Grading Tips


Tests are based almost entirely on class notes, so they are your primary source for studying. Class notes are given out bits at a time, and that's the best way to study them. Being familiar with one day's notes will also make it easier to understand the next day's lesson. Spread your studying out over the entire unit; make sure you understand as you go along. Spending a few minutes a night reviewing your class notes is way more effective than trying to "cram" the night before the test, and it doesn't take more time overall. You should be preparing for the test from the first day of the unit. 

In addition to your class notes, the EC Crossword (in Docs and Links) and Review Game Q & A are designed to help you study for the test. Also keep in mind that there will be an essay question on the test, chosen from one of the Essay Questions.


How to Prepare for Knowledge Checks

Knowledge Checks are given at the beginning of the period, the day after the reading was assigned. Each KC consists of 4 to 6 questions based on the vocabulary terms and basic concepts from the reading assignment. KC questions will not be about nit-picky trivia, they are designed to assess your basic understanding of the material. Vocabulary terms are the basis for many of the questions.

Be sure to read the entire section, and examine every illustration, image, graph, and chart. Then go back and take brief notes on important, new information. Pay particular attention to the vocabulary terms. You can use your notes to help you answer tomorrow’s Knowledge Check questions.

Keep in mind that no one will ever grade these notes, they are only for your use during KCs. They can be messy, brief, full of abbreviations that only you recognize, drawings, whatever - it's up to you. Don't waste your time writing anything you already know, focus only on what's new. The more you learn from the reading the less you'll have to write, so if your notes are brief and you still ace the KC, you're doing it right!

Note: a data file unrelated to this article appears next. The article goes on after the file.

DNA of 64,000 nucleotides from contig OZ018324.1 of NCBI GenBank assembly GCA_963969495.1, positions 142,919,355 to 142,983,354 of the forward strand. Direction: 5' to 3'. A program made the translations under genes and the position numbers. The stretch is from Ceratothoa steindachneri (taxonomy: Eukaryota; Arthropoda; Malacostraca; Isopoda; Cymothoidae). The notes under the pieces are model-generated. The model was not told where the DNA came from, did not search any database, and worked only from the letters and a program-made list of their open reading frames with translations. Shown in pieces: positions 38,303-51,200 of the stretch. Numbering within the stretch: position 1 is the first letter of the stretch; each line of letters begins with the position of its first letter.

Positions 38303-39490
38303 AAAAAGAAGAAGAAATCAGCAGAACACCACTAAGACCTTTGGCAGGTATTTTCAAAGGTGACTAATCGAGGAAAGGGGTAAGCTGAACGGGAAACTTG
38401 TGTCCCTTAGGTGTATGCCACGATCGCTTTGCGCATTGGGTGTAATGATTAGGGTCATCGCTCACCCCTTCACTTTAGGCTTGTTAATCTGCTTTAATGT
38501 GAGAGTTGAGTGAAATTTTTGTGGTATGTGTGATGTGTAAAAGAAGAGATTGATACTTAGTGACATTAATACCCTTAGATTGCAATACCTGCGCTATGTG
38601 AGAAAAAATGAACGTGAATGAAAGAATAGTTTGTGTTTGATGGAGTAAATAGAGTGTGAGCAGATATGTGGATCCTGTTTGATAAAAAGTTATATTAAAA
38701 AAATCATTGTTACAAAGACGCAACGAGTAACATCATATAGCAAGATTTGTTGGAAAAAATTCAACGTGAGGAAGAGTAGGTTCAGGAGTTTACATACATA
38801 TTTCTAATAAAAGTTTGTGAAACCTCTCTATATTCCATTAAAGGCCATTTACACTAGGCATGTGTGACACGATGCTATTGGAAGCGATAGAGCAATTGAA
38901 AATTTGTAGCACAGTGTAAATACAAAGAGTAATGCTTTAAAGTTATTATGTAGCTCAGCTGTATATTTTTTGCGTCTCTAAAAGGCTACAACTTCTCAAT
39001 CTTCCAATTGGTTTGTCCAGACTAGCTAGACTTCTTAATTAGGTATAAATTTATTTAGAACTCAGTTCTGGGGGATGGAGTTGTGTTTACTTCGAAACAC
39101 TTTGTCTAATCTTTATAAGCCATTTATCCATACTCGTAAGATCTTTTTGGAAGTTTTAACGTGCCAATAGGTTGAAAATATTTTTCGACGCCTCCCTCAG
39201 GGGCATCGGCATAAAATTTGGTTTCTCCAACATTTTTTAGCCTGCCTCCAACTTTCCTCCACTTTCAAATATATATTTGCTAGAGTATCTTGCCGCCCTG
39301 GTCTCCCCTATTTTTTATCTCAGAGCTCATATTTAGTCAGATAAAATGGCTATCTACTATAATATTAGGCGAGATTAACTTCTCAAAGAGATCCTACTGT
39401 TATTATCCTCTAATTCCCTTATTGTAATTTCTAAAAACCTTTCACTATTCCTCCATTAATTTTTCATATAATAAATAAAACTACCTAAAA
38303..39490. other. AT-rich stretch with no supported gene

Every lab group member is expected to submit a lab worksheet, but only one of the worksheets will be scored. Everyone in the group gets that grade. That means that you are expected to work as a team and carefully review each other's work. The most common mistakes on labs are often the easiest to spot, and they usually involve measurements; accuracy, precision, and units. These deductions can easily be avoided.


How to Prepare for Note Checks

Note Checks consist of 10 questions with 1 or 2-word answers that should be easy to find in your class notes. "Easy to find" assumes that your notes are complete, and that you are reasonably familiar with them. Since you will have only 8 minutes to answer the 10 questions, you need to be able to find things quickly. It is suggested that you tab and highlight major topics for quick reference, or you could create a table of contents if you prefer.

Keep in mind that the test will be based almost entirely on the notes, so as you prepare for the Note Check, you are also preparing for the test.

Extra Credit

EC Crossword Puzzles are worth at least 2 extra credit points added to your test, and up to 5 points depending on how your team performs in the Review Game. You are encouraged to use your notes to help complete the Crossword Puzzle; it is designed to help you review the important vocabulary terms in your notes. The EC Crossword for the current unit can be found in Docs and Links.

Review Game questions (and answers!) for each unit are posted in Review Game Q & A. You and your current table-mates will be your Review Game team, so it is recommended that you work together to prepare for the game well in advance. First place in the Review Game adds 3 points to your EC Crossword Puzzle, which then gets added to your test grade. Second place gets 2 points and third place gets 1 point. Notice that no EC Crossword Puzzle = no extra credit for the Review Game or the test.